Tasting and trying different local foods is a huge part of traveling, and, in our humble opinion, probably the best part of almost any vacation. However, travelers shouldn’t get so excited that they blindly eat and drink everything in sight, as certain foreign foods might put a damper on your trip. After all, although you probably booked a stay at a nice hotel, that doesn’t mean you want to be confined to your room (and bathroom) for the entire holiday. With that in mind, we compiled some helpful tips for cautious consumption.
When crafting this article, we took a look at our list of the 9 Foods Most Likely to Cause Food Poisoning and filtered it through the lens of travel, in addition to examining the CDC’s guidelines for travelers. The travel writer and founder of LegalNomads.com wrote a book called The Food Traveler's Handbook, which was also essential to our research. We highly recommend it to anybody who wants to eat adventurously on her or his travels while exercising a reasonable amount of vigilance.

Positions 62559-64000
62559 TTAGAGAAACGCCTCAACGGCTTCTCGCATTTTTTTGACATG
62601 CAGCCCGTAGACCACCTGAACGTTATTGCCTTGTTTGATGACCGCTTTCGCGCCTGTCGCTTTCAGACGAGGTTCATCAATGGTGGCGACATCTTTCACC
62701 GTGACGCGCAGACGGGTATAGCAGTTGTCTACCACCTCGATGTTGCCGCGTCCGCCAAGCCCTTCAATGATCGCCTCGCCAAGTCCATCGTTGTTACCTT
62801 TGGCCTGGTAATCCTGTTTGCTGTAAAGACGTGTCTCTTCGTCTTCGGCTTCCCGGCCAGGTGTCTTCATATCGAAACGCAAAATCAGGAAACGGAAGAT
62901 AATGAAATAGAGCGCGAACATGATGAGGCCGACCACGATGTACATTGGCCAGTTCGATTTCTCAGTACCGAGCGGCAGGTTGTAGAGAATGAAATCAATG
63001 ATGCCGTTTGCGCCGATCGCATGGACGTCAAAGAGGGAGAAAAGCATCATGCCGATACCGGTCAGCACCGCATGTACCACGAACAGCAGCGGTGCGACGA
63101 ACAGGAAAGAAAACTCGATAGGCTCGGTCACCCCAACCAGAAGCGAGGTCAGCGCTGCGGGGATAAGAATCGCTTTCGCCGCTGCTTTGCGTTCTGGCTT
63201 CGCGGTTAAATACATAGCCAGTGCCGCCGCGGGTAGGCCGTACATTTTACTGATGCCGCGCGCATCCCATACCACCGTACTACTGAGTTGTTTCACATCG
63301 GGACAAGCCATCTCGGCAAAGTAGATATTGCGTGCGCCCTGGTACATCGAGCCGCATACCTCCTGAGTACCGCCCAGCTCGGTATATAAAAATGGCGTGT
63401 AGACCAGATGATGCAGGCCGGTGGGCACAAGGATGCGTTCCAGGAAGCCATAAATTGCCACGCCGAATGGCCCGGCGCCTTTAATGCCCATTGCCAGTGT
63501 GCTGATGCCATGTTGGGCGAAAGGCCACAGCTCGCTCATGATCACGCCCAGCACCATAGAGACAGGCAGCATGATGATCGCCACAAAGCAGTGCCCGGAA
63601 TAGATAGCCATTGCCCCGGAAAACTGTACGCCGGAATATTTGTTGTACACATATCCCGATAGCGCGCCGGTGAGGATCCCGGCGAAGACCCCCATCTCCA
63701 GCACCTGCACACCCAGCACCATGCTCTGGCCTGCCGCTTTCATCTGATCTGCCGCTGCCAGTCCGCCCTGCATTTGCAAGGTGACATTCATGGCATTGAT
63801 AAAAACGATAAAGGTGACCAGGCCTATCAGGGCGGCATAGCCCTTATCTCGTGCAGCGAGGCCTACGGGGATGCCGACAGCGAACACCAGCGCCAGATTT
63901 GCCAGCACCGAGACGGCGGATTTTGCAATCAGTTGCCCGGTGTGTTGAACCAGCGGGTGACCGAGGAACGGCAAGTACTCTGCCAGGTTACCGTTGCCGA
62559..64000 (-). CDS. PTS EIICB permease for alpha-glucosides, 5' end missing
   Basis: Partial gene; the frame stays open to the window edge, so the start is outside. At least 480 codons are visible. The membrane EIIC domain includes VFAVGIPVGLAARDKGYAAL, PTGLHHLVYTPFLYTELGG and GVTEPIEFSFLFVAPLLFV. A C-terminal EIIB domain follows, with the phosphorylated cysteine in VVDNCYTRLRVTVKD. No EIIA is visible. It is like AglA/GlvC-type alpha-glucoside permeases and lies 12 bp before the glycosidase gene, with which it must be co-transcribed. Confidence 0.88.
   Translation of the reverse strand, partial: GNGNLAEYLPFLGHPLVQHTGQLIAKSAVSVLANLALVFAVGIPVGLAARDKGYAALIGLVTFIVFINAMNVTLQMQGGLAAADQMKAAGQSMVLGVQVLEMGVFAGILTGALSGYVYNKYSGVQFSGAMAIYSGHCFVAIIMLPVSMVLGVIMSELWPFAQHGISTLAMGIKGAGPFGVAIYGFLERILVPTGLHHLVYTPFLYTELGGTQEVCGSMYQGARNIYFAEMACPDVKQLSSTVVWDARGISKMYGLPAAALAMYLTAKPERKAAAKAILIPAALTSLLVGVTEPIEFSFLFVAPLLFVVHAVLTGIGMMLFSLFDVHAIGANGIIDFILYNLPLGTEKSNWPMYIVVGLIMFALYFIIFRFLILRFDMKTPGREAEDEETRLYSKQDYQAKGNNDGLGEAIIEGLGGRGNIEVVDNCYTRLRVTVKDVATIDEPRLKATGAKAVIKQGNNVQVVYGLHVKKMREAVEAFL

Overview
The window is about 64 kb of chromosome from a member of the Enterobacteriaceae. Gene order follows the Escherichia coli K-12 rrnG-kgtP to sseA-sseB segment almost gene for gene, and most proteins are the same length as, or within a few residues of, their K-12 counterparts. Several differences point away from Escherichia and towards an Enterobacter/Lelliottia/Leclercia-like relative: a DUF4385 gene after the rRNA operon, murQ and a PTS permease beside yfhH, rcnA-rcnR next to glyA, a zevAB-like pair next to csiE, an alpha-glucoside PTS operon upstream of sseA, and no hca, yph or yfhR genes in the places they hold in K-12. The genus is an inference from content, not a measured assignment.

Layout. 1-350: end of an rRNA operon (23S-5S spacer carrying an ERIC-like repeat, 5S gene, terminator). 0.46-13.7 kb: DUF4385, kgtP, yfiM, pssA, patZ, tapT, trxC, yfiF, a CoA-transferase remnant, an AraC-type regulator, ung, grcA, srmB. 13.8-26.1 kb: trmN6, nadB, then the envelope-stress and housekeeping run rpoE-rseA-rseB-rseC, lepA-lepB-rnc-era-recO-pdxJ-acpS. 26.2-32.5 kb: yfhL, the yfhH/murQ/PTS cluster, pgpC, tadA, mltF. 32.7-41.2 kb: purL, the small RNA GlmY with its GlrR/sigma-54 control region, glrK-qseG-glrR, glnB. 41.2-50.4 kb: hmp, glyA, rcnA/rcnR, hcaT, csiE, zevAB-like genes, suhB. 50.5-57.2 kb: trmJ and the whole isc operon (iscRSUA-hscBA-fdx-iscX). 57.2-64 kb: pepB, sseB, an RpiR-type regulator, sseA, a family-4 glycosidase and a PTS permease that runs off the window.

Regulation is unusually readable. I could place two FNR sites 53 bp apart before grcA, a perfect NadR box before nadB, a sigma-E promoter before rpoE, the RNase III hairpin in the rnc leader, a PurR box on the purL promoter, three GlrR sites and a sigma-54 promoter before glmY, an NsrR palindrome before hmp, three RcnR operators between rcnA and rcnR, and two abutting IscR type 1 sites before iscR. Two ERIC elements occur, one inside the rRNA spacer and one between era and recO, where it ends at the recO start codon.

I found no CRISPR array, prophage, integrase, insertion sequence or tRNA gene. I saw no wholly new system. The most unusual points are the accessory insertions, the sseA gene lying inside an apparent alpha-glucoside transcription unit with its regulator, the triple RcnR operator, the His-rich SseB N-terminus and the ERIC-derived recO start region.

In suggesting that you should avoid these foods when you travel — especially when you're going to developing countries — we’d like to stress that we’re not saying the food in these areas is of lesser quality or that our food preparation or safety practices are any better. It’s just that our foreign stomachs are more sensitive to certain microorganisms found in food and water abroad due to our lack of regular exposure to them. (Similarly, many ingredients in American food might not sit well with visitors trying it for the first time, either.)
That being said, be sure to sample some dishes on your next vacation, but with a few notable exceptions. Although they might seem delicious, don’t press your luck, and instead pass on these 13 foods you probably shouldn’t eat when traveling.